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Posts Tagged ‘Nicholas Burns’

This is amongst Shakespeare’s most moralistic plays. Vienna has degenerated into a debauched city and its Duke decides to take a break, putting Angelo in charge, though he is hovering in the background, monitoring activities in disguise as a friar. Well, it would’t be Shakespeare without someone in disguise. Angelo takes a no-mercy approach and condemns Claudio to death for having sex with his girlfriend outside marriage. Claudio’s sister Isabella delays her entrance into the nunnery to plead for her brother, when we see Angelo misuse his power in a way we now see daily.

This is filleted to a 75-minute version in period costume – a short, conventional but perfectly good staging of the play. A coup d’theatre then propels us forward to the present time, where the Duke appoints Isabella rather than Angelo, who is now Claudio’s brother, and we embark on a even more filleted 65-minute version, all mobile phones and other contemporary references, where the protagonists have changed gender. Josie Rourke’s production is both very clever and very timely.

Pete McKintosh’s simple set facilitated the show propelling forward 400 years in a matter of seconds, with the emphasis on costumes, lighting and music / sound. Hayley Atwell and Jack Lowden are both excellent in their role reversals, and there are fine performances from Sule Rimi as Claudio, Nicholas Burns as the Duke, Matt Bardock as Lucio, Adam McNamara as the Provost and Raad Rawi as Escalus. Of course, everyone is required to exhibit different period behaviours, and Jackie Clune and Rachel Denning lead their band of prostitutes doing so brilliantly.

It does make an interesting and important point – how we treat the same situation differently depending on the sex of the protagonists, but it wasn’t as emphasised as I was expecting, and I did wonder if it was worth such a radical reinvention to make the point. Still, I much admired both the idea and its execution.

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I wasn’t very excited by Josie Rourke’s opening season at the Donmar, but I may have to eat a few words. Her opener is something the Donmar doesn’t normally do (restoration comedy) and it gets a handsome production with a full set of great performances.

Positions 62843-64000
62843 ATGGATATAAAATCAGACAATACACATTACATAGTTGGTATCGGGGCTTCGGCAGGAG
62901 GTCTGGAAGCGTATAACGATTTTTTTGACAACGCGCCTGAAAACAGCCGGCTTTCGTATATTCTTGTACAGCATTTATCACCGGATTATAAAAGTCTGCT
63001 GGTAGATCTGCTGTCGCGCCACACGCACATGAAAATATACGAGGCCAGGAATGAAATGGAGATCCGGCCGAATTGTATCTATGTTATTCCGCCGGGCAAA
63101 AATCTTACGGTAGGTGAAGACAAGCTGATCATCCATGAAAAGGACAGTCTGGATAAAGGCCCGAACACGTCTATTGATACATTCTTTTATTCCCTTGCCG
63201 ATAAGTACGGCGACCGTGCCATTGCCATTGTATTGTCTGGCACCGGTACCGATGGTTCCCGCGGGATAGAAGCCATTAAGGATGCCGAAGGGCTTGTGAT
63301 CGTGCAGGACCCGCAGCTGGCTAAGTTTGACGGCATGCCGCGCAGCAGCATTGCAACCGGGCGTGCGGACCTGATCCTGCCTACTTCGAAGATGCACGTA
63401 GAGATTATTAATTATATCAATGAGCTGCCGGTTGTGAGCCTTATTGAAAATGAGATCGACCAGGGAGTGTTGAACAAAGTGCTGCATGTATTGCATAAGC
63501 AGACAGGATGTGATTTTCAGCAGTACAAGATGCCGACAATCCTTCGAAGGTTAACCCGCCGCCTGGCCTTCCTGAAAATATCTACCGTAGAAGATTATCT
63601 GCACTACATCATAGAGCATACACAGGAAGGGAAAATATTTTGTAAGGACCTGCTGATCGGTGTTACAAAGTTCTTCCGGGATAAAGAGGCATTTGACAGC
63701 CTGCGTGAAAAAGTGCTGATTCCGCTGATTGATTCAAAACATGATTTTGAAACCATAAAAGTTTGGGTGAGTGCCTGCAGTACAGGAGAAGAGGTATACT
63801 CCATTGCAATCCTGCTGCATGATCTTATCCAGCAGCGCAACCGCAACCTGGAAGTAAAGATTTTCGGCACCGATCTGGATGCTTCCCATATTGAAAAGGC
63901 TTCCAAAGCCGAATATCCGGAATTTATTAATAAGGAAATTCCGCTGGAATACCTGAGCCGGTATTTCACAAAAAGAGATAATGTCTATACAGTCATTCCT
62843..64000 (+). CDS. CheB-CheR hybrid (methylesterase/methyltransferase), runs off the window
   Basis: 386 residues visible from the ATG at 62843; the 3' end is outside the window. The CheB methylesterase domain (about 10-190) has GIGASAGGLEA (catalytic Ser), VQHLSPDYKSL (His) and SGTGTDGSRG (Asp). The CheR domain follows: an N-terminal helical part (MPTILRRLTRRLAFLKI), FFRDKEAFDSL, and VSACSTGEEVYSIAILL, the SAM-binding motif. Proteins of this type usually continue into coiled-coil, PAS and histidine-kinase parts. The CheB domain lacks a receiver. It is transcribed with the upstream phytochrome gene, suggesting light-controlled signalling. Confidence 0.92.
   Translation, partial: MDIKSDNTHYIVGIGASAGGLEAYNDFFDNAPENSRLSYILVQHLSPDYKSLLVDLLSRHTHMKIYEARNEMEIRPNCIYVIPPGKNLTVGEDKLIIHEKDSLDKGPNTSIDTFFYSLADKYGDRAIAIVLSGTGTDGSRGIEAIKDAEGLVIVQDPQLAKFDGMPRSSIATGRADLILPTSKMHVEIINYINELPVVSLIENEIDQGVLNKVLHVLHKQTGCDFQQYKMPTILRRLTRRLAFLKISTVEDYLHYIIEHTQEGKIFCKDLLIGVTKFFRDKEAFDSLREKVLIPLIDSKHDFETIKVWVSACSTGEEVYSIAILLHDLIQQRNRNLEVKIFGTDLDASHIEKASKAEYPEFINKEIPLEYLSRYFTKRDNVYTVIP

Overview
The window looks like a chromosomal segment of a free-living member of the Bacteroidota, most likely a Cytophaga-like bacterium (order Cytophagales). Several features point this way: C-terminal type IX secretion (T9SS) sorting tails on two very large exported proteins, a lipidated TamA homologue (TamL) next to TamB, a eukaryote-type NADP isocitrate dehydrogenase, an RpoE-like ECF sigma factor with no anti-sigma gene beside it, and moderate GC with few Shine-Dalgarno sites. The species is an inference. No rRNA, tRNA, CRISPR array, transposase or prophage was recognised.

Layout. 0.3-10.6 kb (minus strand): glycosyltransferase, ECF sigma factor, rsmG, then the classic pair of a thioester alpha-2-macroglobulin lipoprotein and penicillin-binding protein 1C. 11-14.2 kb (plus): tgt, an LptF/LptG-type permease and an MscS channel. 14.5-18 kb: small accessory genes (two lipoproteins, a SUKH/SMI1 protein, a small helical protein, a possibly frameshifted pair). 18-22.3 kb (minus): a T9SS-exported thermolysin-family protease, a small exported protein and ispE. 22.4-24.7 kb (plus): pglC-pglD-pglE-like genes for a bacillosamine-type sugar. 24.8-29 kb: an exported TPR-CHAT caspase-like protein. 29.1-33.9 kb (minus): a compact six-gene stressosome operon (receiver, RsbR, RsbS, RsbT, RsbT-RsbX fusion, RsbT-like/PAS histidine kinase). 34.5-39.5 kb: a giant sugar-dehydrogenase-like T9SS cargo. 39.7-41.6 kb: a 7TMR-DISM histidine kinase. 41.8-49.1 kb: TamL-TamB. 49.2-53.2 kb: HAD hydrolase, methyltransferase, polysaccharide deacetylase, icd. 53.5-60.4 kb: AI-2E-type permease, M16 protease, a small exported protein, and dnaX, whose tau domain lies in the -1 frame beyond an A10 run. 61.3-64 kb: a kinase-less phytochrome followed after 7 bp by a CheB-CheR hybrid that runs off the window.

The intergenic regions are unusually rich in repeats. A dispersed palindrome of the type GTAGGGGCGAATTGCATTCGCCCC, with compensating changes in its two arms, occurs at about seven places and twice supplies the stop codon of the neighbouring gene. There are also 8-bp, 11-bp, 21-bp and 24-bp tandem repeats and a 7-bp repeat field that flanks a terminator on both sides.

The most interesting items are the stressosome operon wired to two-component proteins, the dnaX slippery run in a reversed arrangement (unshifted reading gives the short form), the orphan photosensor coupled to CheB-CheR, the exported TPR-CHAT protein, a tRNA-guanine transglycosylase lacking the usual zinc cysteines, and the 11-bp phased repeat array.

The theatre has had its biggest makeover since the 25th Putman County Spelling Bee. It has been turned into an 18th century playhouse with the stalls back wall removed, the circle railing replaced with a wooden one, wooden floors and (false) wooden ceiling, a painted back screen with candle holders and real lit candles, more real lit candles around the auditorium and three chandeliers, also with real lit candles! Lucy Osbornes’ setting is warm, welcoming and gorgeous, as are the period costumes.

George Farquhar’s comedy takes place in Tewksbury where two army captains are recruiting using all means, fair and foul. Both  have designs on different local girls, Sylvia and Melinda – who also has the attentions of local businessman Worthy. The girls fall out and Sylvia returns disguised as a man, Wilful, who both captains seek to recruit. Captain Plumes’s Sargent Kite plumbs new depths of deception, there’s a lot of confusion but it all ends happily – except for the recruits. It’s a comedy but it does make a serious point about the treatment of recruits and ends with a powerful statement as they head for the war.

In addition to the lovely design, the use of music is terrific. The jigs and reels played brilliantly by five of the actors add much – including a delicious twist on the ‘turn off you mobiles’ advice now common at the start of plays. The performances too are terrific, with Nancy Carroll and Rachel Stirling as Sylvia and Melinda shining and Tobias Menzies commanding the stage with great authority as Captain Plume. Mark Gattis’ excellent comic turn as Captain Brazen suggests we need to see as much of him on stage as we already do his League of Gentlemen colleagues Reece Shearsmith and Steve Pemberton. The other two leads, Nicholas Burns as Worthy and Mackenzie Crook as Sargent Kite, complete an excellent set of leads and the supporting cast of eight are all excellent.

Somehow though it didn’t add up to the sum of the parts; the first half in particular was uneven and didn’t sweep you away anywhere near as much as the second half did. I don’t know whether this is the play or the production. It’s not the complete delight the NT’s She Stoops to Conquer is, but it’s still an impressive start to the Rourke reign. Don’t wear too many clothes though, as for some reason the Donmar is set at sauna level temperatures.

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